In the parade, he dressed as a fictional Indian Chief, and officially declared as end to the city’s suffering, and as a result, started up the parades again for good.
He was also instrumental in moving this cherished tradition from New Year’s Eve, back to the traditional “Fat Tuesday”.
During the Reconstruction of the southern states, Mobile's Mardi Gras quickly became the city’s premier social event for the elites and was their way of celebrating the “Lost Cause”.
Before long, several new societies representing various different parts of the cities very diverse population begin to emerge.
One of the most popular was the OOM, known as the Order of the Myths, and was made famous for its signature “Folly” chasing “Death” around a broken column.
It was this image that was seen by several in the city as the true symbol of the “Lost Cause”.
At the end of this tradition in the parade, Death is finally defeated, and “Folly” wins out.
Shortly after this, several new “mystic’ societies were formed, and by the 1870’s, the Carnival season in the city started to become much more elaborate.
The numerous “mystic” societies began to sponsor private balls after the parades, as well as very elaborate themed plays.
These plays were called “Tableaux”, and in most all case were themed after that particular society’s parade float theme.
However, even with these events, the members of these “mystic” societies still remained private and secluded.
In the year 1871, a small group of businessmen as well as city boosters officially formed the Mobile Carnival Association, to organize as well as structure various events.
They also worked to serve as a link between the different societies, and this was the first attempt to help organize all of the public activities of the numerous groups involved.
Mobile's Mardi Gras transition to today has been slow, as in 1930, despite numerous inroads by minority groups, the vast majority of the working-class people were still spectators only.
In that year, a public masquerade ball at the city wharf on Dauphin Street was introduced, but the various “mystic societies” put a quick end to it.
However, the campaign to make this historic event more inclusive to people outside of these societies started to gain steam by a local author named Julian Lee Rayford.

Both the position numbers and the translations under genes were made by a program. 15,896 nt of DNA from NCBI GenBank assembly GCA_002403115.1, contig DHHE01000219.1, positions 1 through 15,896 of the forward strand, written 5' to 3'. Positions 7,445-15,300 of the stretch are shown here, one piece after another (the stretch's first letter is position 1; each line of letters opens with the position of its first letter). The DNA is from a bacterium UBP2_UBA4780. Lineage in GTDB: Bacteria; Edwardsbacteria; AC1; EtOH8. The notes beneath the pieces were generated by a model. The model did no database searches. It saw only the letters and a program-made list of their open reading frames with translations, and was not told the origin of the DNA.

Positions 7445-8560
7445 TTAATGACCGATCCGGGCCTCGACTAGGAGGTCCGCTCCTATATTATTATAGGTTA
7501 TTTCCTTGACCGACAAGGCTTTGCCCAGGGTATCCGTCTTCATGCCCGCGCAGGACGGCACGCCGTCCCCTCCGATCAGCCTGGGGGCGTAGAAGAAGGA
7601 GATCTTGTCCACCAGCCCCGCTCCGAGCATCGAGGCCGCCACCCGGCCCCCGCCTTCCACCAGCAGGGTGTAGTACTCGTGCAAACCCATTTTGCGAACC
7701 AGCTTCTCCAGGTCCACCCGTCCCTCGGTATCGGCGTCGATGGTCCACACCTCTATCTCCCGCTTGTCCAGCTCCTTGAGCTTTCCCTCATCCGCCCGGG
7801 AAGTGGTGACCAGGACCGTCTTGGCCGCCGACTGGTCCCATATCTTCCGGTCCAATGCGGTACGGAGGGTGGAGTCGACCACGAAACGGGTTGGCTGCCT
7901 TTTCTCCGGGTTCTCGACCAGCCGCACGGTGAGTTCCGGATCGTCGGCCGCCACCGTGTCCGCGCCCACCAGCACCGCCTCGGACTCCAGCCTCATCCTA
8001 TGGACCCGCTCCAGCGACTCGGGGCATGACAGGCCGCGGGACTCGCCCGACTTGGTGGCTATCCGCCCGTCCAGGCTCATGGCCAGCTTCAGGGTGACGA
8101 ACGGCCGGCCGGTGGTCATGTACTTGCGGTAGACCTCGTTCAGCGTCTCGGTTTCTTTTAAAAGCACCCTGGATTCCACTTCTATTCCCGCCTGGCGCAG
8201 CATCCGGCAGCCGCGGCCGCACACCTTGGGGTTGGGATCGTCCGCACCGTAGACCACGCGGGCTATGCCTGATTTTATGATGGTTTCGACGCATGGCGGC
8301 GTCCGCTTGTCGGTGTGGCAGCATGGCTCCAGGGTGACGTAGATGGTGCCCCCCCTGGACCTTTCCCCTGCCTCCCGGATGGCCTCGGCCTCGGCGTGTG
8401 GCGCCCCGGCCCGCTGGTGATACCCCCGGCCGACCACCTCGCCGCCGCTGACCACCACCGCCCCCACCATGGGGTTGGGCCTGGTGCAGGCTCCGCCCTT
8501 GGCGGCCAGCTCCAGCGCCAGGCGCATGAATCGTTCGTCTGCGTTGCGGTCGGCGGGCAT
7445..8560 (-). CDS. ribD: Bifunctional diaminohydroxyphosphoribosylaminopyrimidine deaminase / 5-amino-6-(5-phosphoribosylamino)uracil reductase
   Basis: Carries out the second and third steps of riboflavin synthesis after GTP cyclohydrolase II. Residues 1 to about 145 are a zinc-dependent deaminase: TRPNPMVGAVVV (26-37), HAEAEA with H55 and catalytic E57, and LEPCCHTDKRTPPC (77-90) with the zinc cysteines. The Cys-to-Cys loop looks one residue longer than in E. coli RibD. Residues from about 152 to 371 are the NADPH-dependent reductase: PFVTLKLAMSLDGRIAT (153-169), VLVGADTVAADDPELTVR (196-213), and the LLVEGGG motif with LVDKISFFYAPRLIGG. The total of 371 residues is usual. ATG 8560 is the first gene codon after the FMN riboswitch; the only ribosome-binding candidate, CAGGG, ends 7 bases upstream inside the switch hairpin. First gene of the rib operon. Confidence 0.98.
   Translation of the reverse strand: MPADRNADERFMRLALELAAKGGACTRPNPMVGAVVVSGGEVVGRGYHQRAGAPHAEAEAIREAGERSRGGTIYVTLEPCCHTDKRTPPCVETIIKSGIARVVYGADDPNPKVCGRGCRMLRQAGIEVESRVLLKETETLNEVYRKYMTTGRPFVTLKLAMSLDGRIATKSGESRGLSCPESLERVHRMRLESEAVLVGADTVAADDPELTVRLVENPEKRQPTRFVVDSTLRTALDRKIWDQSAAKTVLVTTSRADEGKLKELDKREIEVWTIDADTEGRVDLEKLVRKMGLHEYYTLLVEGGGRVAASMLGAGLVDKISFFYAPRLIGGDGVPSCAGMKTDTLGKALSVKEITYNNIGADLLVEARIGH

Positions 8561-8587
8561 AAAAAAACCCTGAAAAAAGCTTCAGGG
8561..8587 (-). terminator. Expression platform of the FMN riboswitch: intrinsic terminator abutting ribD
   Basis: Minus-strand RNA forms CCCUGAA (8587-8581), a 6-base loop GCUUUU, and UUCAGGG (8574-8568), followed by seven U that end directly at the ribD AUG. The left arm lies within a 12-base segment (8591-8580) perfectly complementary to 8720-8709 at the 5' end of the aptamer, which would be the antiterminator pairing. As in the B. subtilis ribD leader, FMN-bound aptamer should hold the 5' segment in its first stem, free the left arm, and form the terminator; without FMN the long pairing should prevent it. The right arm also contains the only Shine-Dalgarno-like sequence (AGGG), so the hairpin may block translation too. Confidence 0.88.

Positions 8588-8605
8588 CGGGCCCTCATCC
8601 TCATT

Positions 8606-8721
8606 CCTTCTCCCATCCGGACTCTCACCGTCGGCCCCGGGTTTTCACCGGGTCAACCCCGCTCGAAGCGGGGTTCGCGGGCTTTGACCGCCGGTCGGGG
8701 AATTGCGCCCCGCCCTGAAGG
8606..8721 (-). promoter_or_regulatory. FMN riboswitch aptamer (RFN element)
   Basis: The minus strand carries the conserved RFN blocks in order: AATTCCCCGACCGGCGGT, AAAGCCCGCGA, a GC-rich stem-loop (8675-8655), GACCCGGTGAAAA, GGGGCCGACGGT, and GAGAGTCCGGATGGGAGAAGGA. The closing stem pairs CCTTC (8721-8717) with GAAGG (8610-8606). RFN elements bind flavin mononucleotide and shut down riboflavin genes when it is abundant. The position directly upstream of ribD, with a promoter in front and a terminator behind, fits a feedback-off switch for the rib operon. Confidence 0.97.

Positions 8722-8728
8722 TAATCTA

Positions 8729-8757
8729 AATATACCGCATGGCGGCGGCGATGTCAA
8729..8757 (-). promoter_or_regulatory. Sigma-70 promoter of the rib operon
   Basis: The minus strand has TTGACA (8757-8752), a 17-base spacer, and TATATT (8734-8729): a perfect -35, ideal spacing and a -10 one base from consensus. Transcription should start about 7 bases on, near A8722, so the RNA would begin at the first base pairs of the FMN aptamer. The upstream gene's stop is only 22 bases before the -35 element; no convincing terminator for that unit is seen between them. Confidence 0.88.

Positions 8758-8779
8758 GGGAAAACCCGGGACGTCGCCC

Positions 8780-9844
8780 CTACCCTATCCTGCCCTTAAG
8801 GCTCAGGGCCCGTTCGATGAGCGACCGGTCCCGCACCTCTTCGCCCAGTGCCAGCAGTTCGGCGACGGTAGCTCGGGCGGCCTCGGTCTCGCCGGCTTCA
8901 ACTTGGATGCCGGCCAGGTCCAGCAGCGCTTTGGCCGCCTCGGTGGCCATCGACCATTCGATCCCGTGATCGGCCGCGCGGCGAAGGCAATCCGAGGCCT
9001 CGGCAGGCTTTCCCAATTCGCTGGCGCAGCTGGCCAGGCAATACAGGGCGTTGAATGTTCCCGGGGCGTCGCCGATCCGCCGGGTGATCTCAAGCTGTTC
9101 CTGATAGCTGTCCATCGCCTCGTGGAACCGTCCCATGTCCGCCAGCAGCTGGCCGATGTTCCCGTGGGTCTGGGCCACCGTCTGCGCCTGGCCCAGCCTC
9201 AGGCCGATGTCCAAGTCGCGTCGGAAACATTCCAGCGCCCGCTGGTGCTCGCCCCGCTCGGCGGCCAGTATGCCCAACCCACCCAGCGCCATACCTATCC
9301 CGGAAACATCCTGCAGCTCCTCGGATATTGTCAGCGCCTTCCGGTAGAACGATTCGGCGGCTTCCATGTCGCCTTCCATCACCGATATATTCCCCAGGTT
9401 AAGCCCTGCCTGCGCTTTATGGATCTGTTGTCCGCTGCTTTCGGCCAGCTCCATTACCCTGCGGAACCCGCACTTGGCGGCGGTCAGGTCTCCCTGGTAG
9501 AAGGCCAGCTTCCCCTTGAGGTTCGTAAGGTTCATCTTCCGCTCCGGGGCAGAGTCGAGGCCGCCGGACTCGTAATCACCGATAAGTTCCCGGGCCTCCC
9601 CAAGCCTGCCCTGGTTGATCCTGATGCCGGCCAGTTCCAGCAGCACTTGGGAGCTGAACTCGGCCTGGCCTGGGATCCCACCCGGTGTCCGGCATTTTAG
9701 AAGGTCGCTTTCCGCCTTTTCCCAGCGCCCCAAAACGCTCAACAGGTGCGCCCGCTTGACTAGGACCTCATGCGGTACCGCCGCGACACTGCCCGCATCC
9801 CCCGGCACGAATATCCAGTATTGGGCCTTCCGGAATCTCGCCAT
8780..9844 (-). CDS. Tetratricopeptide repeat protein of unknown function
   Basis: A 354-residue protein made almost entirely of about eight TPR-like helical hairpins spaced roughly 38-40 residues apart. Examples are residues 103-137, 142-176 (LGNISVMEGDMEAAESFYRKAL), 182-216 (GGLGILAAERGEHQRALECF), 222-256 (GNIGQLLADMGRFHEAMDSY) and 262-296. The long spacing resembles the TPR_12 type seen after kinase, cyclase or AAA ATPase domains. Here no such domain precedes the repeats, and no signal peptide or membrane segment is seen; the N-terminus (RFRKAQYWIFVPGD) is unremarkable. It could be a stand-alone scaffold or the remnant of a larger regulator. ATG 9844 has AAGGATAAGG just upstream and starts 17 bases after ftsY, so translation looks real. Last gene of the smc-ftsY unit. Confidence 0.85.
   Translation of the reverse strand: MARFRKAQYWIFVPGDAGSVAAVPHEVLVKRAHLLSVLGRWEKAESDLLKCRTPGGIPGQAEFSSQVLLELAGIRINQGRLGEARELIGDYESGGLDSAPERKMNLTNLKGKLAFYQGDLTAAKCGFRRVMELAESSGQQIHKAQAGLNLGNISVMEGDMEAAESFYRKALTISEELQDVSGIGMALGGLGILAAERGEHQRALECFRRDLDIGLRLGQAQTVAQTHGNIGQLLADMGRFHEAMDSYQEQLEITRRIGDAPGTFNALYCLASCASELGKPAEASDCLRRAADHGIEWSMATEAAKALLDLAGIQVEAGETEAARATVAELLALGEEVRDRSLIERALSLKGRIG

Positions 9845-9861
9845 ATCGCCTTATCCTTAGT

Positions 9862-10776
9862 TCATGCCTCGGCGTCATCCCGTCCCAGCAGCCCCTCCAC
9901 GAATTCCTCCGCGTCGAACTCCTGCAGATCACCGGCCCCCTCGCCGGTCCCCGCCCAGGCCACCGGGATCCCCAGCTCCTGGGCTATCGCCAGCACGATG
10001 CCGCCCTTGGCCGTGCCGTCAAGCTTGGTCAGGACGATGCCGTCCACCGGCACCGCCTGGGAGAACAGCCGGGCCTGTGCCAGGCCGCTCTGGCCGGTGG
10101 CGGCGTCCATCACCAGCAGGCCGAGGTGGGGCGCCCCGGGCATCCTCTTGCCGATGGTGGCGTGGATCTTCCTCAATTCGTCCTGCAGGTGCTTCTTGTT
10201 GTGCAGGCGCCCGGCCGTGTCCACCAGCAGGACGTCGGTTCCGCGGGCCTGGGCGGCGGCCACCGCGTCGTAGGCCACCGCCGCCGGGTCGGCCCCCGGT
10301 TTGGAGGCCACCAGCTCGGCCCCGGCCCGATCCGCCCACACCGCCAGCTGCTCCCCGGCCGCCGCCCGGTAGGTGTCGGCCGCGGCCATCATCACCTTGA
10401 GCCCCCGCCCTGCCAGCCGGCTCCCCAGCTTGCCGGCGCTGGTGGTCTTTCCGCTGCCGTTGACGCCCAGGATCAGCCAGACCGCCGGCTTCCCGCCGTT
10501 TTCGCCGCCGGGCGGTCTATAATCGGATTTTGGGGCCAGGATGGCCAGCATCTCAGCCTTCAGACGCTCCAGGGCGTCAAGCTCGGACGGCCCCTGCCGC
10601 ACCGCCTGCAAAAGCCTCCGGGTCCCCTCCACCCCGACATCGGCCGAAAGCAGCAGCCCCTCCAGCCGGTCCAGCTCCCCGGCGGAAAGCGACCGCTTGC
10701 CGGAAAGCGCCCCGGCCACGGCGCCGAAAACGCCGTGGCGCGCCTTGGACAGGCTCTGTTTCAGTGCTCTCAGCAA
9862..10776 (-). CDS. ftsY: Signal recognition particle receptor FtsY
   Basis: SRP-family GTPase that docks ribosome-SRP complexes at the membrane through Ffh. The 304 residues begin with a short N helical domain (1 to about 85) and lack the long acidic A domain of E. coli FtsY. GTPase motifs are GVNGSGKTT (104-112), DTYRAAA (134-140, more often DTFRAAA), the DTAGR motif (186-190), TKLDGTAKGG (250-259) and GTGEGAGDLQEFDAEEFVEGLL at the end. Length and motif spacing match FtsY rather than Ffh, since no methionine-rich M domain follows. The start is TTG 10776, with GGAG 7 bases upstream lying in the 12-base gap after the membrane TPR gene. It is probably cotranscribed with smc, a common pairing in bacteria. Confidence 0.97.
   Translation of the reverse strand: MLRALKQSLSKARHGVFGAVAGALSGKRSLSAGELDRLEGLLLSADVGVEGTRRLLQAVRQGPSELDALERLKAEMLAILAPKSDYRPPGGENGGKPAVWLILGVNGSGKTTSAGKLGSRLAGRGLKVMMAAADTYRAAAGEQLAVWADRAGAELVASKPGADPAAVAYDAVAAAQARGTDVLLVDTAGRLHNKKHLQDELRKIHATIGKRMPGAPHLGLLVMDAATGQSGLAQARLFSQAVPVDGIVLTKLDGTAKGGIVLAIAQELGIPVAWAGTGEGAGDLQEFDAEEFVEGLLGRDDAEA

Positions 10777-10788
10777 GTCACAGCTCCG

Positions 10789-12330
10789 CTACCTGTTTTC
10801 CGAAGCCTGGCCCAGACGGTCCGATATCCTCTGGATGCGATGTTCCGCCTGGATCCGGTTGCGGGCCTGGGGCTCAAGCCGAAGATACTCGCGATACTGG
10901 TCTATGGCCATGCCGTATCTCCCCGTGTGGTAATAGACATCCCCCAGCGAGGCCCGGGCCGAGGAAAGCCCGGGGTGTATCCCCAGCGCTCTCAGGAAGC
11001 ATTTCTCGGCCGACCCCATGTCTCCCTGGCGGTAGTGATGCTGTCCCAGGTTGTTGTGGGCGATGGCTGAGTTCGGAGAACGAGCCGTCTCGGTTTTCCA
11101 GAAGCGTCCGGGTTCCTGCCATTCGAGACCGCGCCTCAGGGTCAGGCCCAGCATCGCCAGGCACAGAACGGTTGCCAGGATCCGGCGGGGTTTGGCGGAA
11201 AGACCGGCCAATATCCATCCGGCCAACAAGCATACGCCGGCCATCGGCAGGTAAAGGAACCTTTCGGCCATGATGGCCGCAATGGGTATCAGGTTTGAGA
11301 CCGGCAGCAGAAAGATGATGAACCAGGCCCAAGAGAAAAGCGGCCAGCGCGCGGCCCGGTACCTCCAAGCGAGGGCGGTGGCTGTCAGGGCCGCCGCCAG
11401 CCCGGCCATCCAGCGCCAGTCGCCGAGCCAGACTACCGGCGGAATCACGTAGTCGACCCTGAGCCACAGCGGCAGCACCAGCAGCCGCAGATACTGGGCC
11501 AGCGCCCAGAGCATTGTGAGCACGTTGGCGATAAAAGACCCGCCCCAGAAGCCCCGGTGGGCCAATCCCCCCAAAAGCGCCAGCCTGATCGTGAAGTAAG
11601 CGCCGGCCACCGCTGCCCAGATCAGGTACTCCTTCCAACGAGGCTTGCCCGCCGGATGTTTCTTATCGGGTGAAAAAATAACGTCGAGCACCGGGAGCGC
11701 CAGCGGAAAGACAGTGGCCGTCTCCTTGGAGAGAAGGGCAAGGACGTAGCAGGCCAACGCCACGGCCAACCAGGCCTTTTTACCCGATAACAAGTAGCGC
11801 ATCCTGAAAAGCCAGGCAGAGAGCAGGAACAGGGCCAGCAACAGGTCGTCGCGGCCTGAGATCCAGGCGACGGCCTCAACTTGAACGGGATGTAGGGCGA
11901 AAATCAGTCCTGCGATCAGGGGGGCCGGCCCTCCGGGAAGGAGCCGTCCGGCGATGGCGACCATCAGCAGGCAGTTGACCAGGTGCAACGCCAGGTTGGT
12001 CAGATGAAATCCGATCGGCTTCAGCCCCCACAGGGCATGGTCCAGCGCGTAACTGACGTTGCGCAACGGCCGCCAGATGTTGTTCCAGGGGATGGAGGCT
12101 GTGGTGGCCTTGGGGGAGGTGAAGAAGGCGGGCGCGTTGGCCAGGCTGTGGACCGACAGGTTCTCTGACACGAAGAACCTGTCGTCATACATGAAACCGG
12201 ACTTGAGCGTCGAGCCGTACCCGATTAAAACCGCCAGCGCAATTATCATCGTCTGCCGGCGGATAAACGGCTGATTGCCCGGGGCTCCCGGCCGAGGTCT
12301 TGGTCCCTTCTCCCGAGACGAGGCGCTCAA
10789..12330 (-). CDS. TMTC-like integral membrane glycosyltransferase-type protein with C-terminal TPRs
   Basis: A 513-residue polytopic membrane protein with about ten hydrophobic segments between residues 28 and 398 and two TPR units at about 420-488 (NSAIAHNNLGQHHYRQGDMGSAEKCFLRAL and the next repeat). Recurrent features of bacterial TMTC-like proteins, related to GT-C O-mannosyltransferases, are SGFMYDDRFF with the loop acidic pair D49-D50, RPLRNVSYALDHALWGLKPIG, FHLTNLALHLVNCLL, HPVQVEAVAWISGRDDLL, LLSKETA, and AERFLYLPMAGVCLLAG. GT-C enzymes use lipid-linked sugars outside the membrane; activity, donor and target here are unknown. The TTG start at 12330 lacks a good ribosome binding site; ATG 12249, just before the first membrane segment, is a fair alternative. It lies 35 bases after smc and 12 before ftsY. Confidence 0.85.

He set out to honor Joe Cain for reviving this festival, and he immediately set up an event to transfer his body from a small cemetery to the much larger Church Street Graveyard, in the downtown part of the city.
Accompanied by a jazz-procession and mourners, the event was so popular, it has become perhaps one of the most attended of all of events of this festival.
Mobile's Mardi Gras today has many different meanings to different people in the city.
Some people see it as a way to boost the city’s economy, while others see it as a moral decline on the city.
However, whatever your view is, it continues to grow in size, cost, and duration.
What originally began as a one-day event before Lent with carefully scripted events followed by a day long parade separated by race, has slowly begin to change.
In the year 2003, the first and only racially mixed parading society was formed, the “Conde Explorers”.
This group was instrumental in racially mixed parading, and further separated Mobile from New Orleans, where several of the older “mystic societies” vowed to stop parading rather than comply with local ordinances.
Tensions are a lot less volatile today in Mobile, and several city officials describe this festival as the “civic safety-value”.
Mobile’s Mardi Gras is also considered must different than other cities, in that their floats are piled high with toys, candy, and their signature treat, Moon pies.
Thousands of residents from all around the state and the country come to this historic city annually to watch and partake in the various activities.
They are still sponsored by “mystic societies” and secret members, but that does not stop them from participating in one of the oldest traditions in the south.